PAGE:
Ed Driscoll

The Tsarnaev Brothers: Mascots of the Annointed

“Normally, we would all feel anger toward the Tsarnaev brothers,” Stuart Schneiderman writes, at his Had Enough Therapy? blog. “Self-styled terrorists who murdered and mutilated innocent Americans deserve nothing other than our opprobrium:”

We need have no moral compunctions about holding the surviving brother accountable for his actions.

For liberal intellectuals this is a problem. In their theoretical ecosphere the Devil is American racism. Their mission is to rid America of racism. And that includes what is misleadingly called Islamophobia. Thus, they fear that America will go off on yet another round of Muslim-hatred, holding other Muslims to account for the actions of two deviants.

Within their minds, the Tsarnaev brothers will soon emerge as victims of America.

It has begun with an attempt to humanize the terrorists. Since most sentient humans know that the terrorists are monsters, the empathetic left will pay lip service to their perfidy and try to cast them as victims.

And it’s already begun: In addition to the New York Timesinitial sympathetic portrayals, at Big Journalism, John Nolte spots plenty of moral equivalence from the New Yorker’s David Remnick:

What a non-shock to discover Remnick is able to summon more empathy and eloquence for terrorists accused of mass murder than he did for the ridiculously peaceful Tea Party. Story here. Original story below…

It is one thing to never forget, no matter the evil with which we are faced, our own humanity. It is quite another, however, and quite dangerous, to forget that we are dealing with evil. Such a thing not only invites more evil; worse still, it is a cruel slap in the face to the victims of evil.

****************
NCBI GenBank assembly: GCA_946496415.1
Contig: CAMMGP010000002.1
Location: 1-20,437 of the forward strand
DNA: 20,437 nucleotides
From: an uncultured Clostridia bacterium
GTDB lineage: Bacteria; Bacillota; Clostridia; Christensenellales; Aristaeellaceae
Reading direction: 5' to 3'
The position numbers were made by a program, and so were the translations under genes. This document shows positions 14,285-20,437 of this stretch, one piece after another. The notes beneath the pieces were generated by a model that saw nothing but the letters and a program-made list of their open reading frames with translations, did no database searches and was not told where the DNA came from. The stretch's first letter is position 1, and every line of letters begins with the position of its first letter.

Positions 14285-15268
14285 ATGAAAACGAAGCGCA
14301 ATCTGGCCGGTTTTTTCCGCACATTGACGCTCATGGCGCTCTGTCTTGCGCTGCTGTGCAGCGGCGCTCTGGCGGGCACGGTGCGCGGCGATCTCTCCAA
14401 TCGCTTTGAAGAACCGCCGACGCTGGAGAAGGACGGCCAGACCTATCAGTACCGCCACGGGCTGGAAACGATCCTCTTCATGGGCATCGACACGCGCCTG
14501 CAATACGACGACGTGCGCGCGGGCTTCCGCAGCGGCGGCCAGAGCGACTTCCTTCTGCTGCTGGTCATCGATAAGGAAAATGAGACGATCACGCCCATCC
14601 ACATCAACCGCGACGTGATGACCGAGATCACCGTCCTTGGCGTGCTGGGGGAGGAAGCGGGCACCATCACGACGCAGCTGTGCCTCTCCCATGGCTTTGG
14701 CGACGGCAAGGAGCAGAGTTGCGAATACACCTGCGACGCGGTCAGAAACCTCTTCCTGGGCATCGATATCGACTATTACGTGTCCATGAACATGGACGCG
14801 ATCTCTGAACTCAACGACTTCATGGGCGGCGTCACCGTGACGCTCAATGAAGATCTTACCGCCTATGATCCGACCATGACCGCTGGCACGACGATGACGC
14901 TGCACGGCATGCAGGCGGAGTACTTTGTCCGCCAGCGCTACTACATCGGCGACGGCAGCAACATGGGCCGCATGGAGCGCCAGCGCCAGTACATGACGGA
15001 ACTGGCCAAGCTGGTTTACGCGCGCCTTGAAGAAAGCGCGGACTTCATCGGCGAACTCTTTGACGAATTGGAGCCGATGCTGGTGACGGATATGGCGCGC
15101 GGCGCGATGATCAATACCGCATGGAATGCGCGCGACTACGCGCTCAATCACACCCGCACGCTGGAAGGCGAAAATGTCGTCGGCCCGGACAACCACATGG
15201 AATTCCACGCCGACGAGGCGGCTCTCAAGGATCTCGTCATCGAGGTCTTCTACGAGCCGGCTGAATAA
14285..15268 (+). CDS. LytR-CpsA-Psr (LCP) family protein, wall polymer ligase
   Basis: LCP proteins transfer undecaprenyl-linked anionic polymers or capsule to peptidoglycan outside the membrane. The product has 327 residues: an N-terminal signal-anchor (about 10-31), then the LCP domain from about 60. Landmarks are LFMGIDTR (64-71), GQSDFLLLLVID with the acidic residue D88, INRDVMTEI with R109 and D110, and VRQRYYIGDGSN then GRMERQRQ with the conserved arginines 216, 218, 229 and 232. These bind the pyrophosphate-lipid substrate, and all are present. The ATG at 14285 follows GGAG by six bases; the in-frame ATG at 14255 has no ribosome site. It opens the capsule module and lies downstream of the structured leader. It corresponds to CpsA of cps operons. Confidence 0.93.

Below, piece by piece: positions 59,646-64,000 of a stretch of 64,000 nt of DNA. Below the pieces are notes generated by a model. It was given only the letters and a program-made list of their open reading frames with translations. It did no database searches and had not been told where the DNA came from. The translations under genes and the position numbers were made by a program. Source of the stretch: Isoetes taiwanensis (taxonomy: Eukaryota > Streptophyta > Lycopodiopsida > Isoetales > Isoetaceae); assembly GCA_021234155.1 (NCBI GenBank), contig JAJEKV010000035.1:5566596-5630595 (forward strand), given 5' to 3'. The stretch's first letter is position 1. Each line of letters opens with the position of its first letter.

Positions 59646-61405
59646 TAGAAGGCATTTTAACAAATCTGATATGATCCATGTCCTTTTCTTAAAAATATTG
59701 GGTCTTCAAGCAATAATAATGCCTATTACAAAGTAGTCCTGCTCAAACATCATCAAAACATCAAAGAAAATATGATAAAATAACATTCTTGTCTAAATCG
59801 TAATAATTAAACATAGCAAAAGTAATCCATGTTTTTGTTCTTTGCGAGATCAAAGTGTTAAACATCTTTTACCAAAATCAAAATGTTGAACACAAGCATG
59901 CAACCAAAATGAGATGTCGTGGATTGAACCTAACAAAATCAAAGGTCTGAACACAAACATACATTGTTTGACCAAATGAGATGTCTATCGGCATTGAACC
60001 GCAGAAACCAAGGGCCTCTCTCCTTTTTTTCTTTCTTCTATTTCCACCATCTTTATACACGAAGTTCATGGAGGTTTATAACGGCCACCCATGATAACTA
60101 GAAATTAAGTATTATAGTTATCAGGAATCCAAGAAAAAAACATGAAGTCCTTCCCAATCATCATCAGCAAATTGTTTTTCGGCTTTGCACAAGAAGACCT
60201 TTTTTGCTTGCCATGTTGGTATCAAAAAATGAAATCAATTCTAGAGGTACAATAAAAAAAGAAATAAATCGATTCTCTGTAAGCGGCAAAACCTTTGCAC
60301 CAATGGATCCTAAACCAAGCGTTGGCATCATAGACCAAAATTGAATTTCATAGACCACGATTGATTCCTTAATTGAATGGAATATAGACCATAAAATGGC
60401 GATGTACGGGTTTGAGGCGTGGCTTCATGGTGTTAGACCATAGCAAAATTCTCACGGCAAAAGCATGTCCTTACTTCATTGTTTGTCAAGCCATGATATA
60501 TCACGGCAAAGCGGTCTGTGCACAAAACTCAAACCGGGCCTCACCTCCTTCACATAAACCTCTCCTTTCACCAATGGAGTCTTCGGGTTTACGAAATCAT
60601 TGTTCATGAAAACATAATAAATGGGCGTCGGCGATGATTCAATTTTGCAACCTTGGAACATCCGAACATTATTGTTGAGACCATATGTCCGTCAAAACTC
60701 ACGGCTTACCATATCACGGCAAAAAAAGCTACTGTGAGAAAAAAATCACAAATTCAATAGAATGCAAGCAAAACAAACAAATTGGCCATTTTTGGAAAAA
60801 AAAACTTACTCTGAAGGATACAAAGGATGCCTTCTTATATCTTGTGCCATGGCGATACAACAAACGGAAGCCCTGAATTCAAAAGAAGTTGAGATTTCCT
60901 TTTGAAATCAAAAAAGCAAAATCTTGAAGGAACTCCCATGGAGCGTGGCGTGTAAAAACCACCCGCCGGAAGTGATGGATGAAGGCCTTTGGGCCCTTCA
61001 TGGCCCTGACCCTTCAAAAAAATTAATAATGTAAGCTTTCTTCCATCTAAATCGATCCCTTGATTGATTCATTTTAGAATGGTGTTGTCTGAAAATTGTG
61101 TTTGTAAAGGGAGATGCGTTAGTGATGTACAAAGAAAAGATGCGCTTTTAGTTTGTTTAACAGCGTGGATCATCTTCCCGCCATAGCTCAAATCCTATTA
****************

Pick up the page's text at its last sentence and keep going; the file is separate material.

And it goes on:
And it was the victims I thought of as I read David Remnick’s Saturday New Yorker essay, a poorly timed and even shameful attempt to define evil by something other than evil.

Remnick’s thoughtlessness does not come from reporting on the background of the two men suspected of unspeakable acts, but in his attempt to ask us to sympathize with them as he defines them by their luxury problems:

Anzor’s elder son, Tamerlan, appeared never to connect fully with American life. “I don’t have a single American friend,” Tamerlan told a photographer named Johannes Hirn, who asked to take pictures of him training as a boxer. “I don’t understand them.”…

To see Dzhokhar’s name, to see his face. I think this had to do with his older brother. Unless he was some sort of sleeper agent, I think his brother had a pretty strong influence. Tamerlan maybe felt like he didn’t belong, and he might have brainwashed Dzhokhar into some radical view that twisted things in the Koran.” …

Dzhokhar’s Twitter feed—@J_tsar—is a bewildering combination of banality and disaffection. (He seems to have been tweeting even after the explosions at the finish line last Monday.) As you scan it, you encounter a young man’s thoughts: his jokes, his resentments, his prejudices, his faith, his desires.

March 14, 2012—a decade in america already, I want out …

The American dream wasn’t for everyone. What they could not anticipate was the abysmal fate of their sons, lives destroyed in a terror of their own making. The digital era allows no asylum from extremism, let alone from the toxic combination of high-minded zealotry and the curdled disappointments of young men. A decade in America already, I want out.

That is how Remnick closes his piece — quoting Dzokhar’s tweet: A decade in America already, I want out — which is a very writerly choice for Remnick to make. But it is about as thoughtless, obtuse, and clarifying as closing a piece on Adolph Hitler with, “all I ever wanted was to be an artist.”

Maybe Stalin took in stray cats and maybe Saddam Hussein slept with a stuffed rabbit. We know Lee Harvey Oswald and Timothy McVeigh felt out of place, and that Jeffrey Dahmer was lonely. And now we know that, like millions of American men their age, Tamerlan (26) and Dzohokhar (19) Tsarnaev had all kinds of crybaby problems.

In his 1996 book, The Vision of the Anointed, Thomas Sowell wrote about “The Mascots of the Anointed,” which the Tsarnaev brothers are well on their way to becoming. As Jack Cashill quips at the American Thinker, “How Long Before Dzhokhar Starts Palling Around with Obama?”

Speaking of which, “President Obama warns against rushing to judgment in age of tweets,” as spotted by Twitchy.

Let’s just say Barry learned this advice the hard way.